All this time the North Creek ambulance was standing by on their side of the river in preparation for a possible evacuation at that location. According to Canavan and Roberts, the North Creek squad was released when the litter reached the Minerva side of the river, and they proceeded at once to Blue Ledges to get the dislocated shoulder victim. Several members of the North Creek squad then went down Dunk Pond trail to help carry the litter.

According to Roberts, he received a message from the litter crew that more oxygen was needed and relayed the message to the Minerva ambulance. Persons said he, Goreau and three visiting campers, Joe Sennich, Sr., Matt Sennich and Frank Kastle took life-support equipment and more oxygen from the helicopter and carried it about a mile down Dunk Pond trail to meet the litter. When the second portable oxygen tank went low, Persons said he contacted the Minerva ambulance, relocated by now at the North Woods Club. Swertner, who had just returned from Blue Ledges, proceeded down Dunk Pond trail with another tank of oxygen, which lasted until the litter reached the helicopter. According to Persons, it was determined that the victim needed an immediate IV which was administered by the Minerva squad before she was carried aboard the helicopter. Persons said he replaced a member of the Life Flight crew in order to establish medical control by radio from Glens Falls Hospital, and he was in constant contact with the emergency room doctor during the flight.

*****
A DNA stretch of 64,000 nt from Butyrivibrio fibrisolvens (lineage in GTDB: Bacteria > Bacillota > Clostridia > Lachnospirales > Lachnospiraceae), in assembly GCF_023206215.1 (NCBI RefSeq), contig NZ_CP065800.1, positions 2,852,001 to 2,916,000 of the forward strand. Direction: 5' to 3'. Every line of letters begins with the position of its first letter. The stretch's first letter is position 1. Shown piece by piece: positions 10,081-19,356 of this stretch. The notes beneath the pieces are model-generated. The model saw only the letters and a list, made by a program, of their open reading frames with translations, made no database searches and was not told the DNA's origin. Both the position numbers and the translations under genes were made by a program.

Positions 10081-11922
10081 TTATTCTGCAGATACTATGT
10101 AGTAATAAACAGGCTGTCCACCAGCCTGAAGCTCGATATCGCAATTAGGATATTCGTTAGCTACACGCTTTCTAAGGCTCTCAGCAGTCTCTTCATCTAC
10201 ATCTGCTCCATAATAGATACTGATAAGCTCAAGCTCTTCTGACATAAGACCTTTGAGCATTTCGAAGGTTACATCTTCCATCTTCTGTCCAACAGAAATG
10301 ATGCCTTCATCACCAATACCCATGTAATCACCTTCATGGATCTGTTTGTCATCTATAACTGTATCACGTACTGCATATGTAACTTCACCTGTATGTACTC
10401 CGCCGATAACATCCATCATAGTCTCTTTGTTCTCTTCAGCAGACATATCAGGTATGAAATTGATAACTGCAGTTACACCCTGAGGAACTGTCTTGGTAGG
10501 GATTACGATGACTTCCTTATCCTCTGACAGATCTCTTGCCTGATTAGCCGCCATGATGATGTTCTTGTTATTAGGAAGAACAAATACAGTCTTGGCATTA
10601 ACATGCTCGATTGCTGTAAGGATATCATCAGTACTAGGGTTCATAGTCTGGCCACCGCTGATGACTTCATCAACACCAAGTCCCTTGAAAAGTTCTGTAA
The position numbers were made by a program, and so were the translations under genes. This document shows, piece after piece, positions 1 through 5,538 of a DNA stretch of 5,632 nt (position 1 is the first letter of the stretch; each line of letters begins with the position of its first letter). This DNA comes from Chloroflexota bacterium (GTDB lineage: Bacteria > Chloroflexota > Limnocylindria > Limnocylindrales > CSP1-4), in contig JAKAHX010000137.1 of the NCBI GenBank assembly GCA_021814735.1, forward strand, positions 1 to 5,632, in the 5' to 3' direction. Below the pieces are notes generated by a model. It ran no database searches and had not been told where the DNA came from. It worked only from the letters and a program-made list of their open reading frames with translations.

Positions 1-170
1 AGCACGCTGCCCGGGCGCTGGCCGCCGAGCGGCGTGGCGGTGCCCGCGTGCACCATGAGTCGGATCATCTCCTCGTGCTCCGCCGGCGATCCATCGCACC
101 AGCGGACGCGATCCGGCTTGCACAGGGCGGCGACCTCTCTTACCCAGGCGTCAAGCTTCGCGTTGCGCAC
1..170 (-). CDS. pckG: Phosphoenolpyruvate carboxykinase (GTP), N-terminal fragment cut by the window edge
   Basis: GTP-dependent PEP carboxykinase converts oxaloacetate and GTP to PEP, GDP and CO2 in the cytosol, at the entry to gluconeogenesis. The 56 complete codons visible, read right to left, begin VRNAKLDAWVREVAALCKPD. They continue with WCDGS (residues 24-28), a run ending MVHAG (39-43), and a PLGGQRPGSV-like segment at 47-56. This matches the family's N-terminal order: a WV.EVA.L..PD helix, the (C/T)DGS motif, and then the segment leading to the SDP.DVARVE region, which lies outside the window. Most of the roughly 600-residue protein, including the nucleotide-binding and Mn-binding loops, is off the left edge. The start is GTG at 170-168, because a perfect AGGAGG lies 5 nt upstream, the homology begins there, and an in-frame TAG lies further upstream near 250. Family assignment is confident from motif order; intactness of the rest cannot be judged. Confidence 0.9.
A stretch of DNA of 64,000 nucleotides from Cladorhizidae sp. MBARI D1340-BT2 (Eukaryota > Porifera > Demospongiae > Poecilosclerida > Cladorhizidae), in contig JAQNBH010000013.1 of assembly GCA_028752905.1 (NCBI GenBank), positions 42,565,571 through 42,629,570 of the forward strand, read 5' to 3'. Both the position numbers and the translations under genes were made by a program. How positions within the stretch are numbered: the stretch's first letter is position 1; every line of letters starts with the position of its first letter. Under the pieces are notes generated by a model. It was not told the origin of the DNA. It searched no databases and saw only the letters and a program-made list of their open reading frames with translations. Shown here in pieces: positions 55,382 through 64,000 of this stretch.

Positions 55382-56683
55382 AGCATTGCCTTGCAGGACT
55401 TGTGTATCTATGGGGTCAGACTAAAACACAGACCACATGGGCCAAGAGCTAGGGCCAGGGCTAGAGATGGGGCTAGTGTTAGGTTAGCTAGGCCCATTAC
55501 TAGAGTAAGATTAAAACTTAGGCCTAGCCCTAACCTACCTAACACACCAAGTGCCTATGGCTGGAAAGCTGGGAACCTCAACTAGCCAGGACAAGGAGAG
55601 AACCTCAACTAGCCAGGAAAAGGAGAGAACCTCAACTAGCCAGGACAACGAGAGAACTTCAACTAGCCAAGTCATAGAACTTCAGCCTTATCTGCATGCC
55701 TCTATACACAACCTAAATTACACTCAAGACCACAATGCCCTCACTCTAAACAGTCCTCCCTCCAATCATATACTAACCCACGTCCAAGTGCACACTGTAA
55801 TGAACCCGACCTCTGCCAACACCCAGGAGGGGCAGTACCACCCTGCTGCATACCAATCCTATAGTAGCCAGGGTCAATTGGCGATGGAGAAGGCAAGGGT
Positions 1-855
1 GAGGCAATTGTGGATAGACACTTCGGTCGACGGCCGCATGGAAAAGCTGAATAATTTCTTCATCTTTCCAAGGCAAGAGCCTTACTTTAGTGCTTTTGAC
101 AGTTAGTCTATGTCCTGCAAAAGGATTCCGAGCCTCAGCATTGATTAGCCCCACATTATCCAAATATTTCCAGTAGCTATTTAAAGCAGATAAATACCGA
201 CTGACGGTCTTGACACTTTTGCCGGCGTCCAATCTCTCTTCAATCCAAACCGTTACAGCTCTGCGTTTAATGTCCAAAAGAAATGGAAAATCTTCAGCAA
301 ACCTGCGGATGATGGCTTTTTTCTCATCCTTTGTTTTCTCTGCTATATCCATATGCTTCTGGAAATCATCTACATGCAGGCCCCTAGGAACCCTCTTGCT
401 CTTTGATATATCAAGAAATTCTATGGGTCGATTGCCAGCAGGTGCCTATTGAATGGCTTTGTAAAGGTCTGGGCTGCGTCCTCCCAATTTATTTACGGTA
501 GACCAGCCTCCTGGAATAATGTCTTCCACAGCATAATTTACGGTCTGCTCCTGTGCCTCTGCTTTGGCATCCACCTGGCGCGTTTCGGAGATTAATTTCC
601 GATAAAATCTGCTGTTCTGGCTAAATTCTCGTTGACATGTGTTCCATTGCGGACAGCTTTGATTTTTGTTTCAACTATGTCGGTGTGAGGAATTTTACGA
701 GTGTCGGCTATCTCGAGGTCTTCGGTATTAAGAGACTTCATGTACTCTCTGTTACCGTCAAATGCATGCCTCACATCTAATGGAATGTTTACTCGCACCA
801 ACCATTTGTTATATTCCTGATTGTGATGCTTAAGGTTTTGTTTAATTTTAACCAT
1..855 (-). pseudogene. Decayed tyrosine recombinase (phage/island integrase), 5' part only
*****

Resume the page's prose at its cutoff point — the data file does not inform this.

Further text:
Persons said the flight took twenty minutes and the helicopter landed in the back parking lot of the hospital where an Empire ambulance was waiting to take Bruckner the last 300 yards to the emergency room.

According to Roberts, it was a six-hour rescue mission with four major organizations and about 50 people involved. Although it was "a logistical nightmare", Roberts said, "everyone worked together in a team effort to make the evacuation successful." Roberts added, "I want to compliment all those who participated in the rescue."

Join AW and support river stewardship nationwide!